Freshwater Tank: We think the best tanks are made of thick-walled, high-density polyethylene, but flexible tanks can work in an odd-shaped or inaccessible space. Tank size depends on the space available and your needs (anywhere from one to ten gallons per person per day might be consumed). Make sure your tank’s deck fill has a tight seal and that your tank’s vent terminates the boat so your drinking water supply won’t be fouled by outside water.
Hose: Most pumps and fixtures are designed for 1/2″ ID hose. Be sure the hose you choose can handle 35-40psi and is made from FDA-approved (nontoxic) materials. Hot-water hoses must be reinforced to withstand high temperatures.
Strainer: Any electric pump should be protected by a strainer or in-line filter. Water system and washdown pump manufacturers usually sell strainers that can be attached upstream from their pumps.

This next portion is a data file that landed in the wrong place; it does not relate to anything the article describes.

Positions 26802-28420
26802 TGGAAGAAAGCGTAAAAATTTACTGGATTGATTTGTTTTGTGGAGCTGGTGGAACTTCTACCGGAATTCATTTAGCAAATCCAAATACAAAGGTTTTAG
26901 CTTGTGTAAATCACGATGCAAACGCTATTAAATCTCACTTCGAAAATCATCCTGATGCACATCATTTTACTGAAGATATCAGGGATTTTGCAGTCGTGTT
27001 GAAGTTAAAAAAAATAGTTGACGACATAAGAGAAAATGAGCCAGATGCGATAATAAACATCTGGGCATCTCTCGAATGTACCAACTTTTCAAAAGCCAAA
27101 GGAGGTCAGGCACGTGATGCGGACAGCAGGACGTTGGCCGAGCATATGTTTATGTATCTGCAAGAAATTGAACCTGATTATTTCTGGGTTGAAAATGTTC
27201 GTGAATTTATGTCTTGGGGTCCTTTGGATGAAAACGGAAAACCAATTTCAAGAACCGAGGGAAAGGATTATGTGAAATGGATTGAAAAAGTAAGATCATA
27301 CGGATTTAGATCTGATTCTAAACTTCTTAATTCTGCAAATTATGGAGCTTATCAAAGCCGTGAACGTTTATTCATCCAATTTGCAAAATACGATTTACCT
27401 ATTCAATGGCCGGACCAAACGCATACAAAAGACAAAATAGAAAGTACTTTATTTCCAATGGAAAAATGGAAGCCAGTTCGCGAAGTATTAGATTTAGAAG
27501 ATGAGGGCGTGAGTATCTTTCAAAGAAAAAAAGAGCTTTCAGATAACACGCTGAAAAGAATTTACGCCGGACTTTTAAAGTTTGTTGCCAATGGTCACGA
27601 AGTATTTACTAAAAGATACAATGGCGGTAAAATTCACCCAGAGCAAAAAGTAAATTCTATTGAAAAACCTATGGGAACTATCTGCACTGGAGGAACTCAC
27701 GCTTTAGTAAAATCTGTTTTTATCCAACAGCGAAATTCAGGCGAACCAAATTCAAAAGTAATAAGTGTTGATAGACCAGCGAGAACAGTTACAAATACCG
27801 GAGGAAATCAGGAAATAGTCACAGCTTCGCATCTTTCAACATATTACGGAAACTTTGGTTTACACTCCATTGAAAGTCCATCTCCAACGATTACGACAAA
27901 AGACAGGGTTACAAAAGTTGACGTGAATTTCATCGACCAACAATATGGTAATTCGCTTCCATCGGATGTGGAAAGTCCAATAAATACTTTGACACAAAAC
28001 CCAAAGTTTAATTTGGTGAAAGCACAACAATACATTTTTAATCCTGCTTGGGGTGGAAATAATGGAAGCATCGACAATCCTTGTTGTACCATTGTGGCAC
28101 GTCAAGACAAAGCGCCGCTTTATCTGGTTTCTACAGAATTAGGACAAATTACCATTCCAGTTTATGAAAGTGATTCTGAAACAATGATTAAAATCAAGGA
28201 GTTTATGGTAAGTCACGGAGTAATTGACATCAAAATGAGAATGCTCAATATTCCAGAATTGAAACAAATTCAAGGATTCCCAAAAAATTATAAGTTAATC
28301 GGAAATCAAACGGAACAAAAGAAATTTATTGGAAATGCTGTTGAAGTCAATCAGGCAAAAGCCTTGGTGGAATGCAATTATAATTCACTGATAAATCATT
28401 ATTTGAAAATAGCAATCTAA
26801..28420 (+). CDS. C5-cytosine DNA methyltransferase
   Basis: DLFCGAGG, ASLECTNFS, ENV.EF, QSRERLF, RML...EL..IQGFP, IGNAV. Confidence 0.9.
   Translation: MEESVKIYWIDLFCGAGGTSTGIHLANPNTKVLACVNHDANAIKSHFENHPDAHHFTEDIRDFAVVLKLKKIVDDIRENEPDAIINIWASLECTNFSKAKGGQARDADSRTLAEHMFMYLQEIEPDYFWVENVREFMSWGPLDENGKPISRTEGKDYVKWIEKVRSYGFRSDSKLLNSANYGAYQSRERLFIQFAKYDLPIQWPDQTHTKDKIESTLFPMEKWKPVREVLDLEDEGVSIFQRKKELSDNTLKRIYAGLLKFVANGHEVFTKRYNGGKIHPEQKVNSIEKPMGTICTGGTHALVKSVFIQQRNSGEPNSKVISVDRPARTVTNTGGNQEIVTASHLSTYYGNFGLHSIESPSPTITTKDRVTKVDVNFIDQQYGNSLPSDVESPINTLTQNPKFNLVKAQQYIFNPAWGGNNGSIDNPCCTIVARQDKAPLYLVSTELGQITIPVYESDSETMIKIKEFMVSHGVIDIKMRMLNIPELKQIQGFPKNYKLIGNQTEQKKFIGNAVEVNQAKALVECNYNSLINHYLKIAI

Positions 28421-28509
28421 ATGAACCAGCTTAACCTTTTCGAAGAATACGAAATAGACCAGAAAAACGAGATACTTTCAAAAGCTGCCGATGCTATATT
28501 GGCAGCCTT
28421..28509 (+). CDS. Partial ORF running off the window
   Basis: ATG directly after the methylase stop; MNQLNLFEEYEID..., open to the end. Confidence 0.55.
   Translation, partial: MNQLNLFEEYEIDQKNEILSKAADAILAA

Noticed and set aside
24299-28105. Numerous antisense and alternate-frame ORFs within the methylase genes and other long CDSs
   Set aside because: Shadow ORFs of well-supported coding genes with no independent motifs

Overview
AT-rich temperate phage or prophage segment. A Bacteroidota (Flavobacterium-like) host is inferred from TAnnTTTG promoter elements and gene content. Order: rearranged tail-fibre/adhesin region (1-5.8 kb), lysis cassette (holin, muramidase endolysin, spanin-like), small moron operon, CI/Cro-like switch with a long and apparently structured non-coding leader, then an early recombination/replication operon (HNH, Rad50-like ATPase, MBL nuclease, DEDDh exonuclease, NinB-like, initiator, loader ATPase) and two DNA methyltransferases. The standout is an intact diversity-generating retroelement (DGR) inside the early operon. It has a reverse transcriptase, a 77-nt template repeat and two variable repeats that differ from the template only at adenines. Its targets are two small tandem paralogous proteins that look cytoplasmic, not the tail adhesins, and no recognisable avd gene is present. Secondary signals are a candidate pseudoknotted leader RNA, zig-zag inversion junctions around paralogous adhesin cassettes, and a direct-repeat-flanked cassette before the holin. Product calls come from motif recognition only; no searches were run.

Accumulator Tank: A sealed air chamber combined with a water reservoir provides expansion volume to reduce pump cycling from minor pressure changes and give a steady flow. Larger tanks can store enough water to eliminate pump cycles when modest amounts of water are needed. Until a few years ago, this was the last word for functional pressure water systems aboard.
Municipal Water Inlet: By connecting a drinking-water-safe garden hose between a municipal water inlet and a faucet on shore, you’ll have a continuous source of pressurized water at the dock without ever having to fill the tank or operate the pump. To protect and isolate your pump and accumulator tank from potentially damaging high pressure, install a one-way check valve as shown in the diagram.
Water Heater: The water heaters we carry can be operated at the dock by AC power or underway by drawing heat from your engine’s cooling water. Even a small, 6-gallon heater is enough to provide hot water for washing dishes or taking a short shower.
Faucet/Shower: Showers, whether in the head or out on the swimstep, can greatly enhance your quality of life on board. Higher capacity pumps with large accumulator tanks will provide the most home-like shower. When adding an interior shower, it is necessary to have a shower sump so you don’t fill up your dry bilge with slimy water every time you bathe. Travis Palmer SA, ABYC, AIMU
Corsica River Marine Surveys
Information provided by West Marine